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Portugal budget monitor sees revenue goal missed
* Spending cuts compensating for some revenue shortfall
* 2012 deficit target of 4.5 pct/GDP
* Government, lenders modestly upbeat on programme
LISBON, July 31 (Reuters) - Portugal's weak first-half tax collection means this year's revenue target is all but unreachable, posing further risks to a 2012 deficit goal agreed under an EU/IMF bailout, a parliament body that monitors budget execution warned.
It had already said earlier this month that Portugal, hit by a steep recession and unemployment, is likely to miss the 2012 budget deficit target unless the nation sees a hefty improvement in indirect tax revenues soon.
Still, the UTAO body said some state spending was being reduced more than expected, which should offset at least part of the revenue slippage. It also acknowledged that the public deficit for the first half of 4.14 billion euros ($5.1 billion), was below the 4.4 billion euro ceiling set under the bailout.
It did not provide forecasts for the overall 2012 deficit. The government has acknowledged there are risks but insists it can meet the budget deficit target of 4.5 percent of GDP agreed under the recession-hit country's 78-billion euro bailout.
"Meeting budget goals for revenues and social security does not seem feasible anymore," UTAO said in a document published on parliament's web site. "The tax revenue in the first half was way below what could be expected, meaning the main budget risk of the year is beginning to materialise."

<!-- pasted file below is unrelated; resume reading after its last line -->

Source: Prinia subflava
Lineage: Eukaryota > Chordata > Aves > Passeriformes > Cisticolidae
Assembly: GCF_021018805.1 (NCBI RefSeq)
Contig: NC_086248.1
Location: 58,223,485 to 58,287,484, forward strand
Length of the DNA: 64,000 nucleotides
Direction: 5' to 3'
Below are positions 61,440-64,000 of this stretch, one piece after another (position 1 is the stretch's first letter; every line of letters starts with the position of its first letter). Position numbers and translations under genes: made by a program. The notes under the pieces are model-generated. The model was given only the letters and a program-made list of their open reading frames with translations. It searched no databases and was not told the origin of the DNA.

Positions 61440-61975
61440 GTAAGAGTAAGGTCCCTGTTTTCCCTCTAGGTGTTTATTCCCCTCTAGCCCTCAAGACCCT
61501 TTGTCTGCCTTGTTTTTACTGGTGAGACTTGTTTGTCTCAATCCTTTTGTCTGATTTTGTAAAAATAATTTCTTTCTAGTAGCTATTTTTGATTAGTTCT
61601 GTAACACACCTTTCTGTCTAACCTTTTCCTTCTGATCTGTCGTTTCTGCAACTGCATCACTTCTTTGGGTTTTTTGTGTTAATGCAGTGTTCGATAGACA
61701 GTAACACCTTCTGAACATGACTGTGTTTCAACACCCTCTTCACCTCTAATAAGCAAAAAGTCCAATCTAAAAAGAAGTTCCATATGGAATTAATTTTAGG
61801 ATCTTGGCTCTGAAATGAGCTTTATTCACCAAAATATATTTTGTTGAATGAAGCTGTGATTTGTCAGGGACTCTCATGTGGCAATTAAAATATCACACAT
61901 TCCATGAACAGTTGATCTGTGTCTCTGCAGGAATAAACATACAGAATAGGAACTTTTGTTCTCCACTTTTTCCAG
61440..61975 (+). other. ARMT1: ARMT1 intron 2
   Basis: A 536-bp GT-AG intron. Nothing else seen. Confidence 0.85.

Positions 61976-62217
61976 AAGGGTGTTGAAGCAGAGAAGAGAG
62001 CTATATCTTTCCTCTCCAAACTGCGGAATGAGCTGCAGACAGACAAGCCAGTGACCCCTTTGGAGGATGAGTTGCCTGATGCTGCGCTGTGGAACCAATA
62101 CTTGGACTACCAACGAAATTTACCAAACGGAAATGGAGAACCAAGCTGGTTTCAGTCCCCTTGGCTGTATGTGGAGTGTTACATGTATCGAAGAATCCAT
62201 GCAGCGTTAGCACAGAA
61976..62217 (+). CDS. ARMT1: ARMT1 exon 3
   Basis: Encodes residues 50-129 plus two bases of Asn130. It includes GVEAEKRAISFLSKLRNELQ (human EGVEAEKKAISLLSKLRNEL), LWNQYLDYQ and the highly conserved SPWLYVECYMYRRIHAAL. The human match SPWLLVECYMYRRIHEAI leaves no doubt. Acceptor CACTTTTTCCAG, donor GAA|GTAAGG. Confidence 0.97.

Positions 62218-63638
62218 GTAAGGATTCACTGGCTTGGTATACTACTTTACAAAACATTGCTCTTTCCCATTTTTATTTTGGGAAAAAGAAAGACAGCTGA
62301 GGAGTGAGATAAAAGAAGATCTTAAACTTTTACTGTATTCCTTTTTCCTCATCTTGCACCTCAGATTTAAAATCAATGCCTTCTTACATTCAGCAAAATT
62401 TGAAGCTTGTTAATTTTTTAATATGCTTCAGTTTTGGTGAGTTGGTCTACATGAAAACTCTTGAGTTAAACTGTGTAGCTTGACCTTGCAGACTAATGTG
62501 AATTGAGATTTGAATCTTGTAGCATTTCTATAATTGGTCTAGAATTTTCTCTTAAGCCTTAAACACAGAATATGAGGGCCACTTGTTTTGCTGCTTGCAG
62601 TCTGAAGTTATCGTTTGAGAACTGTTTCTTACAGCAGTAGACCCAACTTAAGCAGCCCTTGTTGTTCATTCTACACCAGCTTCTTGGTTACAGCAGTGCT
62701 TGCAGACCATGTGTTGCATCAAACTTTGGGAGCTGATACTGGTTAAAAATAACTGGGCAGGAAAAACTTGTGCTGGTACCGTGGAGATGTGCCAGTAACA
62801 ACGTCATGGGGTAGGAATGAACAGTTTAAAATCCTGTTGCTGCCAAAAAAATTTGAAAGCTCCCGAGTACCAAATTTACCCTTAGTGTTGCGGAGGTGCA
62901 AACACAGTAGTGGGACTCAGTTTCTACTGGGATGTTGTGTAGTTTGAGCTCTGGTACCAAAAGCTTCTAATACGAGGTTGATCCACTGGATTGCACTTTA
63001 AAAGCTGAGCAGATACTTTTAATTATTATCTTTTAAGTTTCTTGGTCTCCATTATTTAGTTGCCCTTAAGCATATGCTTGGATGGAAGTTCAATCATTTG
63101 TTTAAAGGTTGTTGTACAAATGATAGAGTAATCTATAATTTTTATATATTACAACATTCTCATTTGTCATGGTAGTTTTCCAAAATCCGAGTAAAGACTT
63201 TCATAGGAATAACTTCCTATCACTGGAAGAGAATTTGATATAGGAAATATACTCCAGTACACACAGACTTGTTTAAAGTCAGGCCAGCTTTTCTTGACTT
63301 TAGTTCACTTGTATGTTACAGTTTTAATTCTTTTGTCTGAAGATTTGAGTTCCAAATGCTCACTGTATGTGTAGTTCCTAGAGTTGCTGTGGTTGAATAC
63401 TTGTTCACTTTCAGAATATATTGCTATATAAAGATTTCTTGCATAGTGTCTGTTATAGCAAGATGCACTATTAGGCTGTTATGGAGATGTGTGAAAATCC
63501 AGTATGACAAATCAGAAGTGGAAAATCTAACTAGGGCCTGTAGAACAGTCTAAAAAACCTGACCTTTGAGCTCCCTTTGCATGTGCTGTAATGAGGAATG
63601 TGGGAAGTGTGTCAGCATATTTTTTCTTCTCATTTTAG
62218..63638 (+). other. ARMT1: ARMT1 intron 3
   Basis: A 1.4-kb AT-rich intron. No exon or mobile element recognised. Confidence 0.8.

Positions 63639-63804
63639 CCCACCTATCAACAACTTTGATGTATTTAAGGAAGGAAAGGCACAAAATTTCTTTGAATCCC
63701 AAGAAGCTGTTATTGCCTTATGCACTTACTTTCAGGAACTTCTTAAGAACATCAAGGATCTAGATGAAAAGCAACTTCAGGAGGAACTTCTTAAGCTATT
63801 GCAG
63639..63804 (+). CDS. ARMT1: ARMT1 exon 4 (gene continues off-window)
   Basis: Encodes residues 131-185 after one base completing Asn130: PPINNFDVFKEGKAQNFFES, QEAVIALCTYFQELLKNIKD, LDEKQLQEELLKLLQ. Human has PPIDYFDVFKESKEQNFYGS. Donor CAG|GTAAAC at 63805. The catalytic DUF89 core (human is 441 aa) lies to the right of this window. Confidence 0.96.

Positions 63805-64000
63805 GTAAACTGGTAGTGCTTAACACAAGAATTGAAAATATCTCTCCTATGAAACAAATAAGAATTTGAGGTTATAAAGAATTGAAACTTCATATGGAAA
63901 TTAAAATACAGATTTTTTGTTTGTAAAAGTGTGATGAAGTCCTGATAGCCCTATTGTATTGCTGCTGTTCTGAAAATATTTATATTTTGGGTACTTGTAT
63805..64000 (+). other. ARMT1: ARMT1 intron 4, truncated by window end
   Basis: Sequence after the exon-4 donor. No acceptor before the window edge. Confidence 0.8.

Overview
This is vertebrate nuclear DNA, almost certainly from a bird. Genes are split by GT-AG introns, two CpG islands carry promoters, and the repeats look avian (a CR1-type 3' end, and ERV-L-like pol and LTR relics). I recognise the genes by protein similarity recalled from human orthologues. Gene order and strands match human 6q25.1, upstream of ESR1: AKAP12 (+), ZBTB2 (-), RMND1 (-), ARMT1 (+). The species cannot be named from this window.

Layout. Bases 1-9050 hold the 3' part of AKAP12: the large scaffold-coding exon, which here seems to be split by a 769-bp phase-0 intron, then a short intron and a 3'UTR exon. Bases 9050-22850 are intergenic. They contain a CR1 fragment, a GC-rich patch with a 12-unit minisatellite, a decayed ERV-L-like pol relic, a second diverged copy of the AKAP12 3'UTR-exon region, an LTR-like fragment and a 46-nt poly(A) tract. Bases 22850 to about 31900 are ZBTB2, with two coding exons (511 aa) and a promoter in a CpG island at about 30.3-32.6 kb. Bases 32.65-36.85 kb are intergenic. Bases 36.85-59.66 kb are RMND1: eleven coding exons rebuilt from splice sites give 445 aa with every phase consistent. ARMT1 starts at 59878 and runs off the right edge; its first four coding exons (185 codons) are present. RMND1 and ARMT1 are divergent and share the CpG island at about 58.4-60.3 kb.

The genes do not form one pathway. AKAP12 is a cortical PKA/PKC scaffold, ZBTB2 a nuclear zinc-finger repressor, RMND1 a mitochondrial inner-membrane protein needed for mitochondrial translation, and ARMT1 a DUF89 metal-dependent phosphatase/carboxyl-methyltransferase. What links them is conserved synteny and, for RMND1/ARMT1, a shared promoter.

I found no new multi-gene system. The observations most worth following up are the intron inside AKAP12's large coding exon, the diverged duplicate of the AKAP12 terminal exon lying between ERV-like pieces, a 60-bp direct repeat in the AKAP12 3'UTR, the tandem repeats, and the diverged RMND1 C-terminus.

But it said state purchases and spending on personnel fell more than expected, adding that "more favourable current primary spending evolution is expected for the whole year, which could compensate for part of the identified shortfalls".
Tax revenues dropped to 15.62 billion euros from 15.98 billion euros a year ago due to indirect taxes such as value-added tax.
"Although it is possible to expect an improvement in the coming months, it should not be enough to meet the year's (tax collection) goal of a 7.9 percent increase. For that to happen, an extremely significant recovery has to occur in the second half, worth 2.125 billion euros, or 21.1 percent," UTAO said.
The debt-laden country slid into its worst recession since the 1970s after imposing tough tax rises and spending cuts to put its public finances in order. Unemployment is at record highs of over 15 percent, undermining tax revenues.
Portugal's lenders and the government remain modestly upbeat about the target. But most economists say the country will need more rescue funds and more time to meet its targets.
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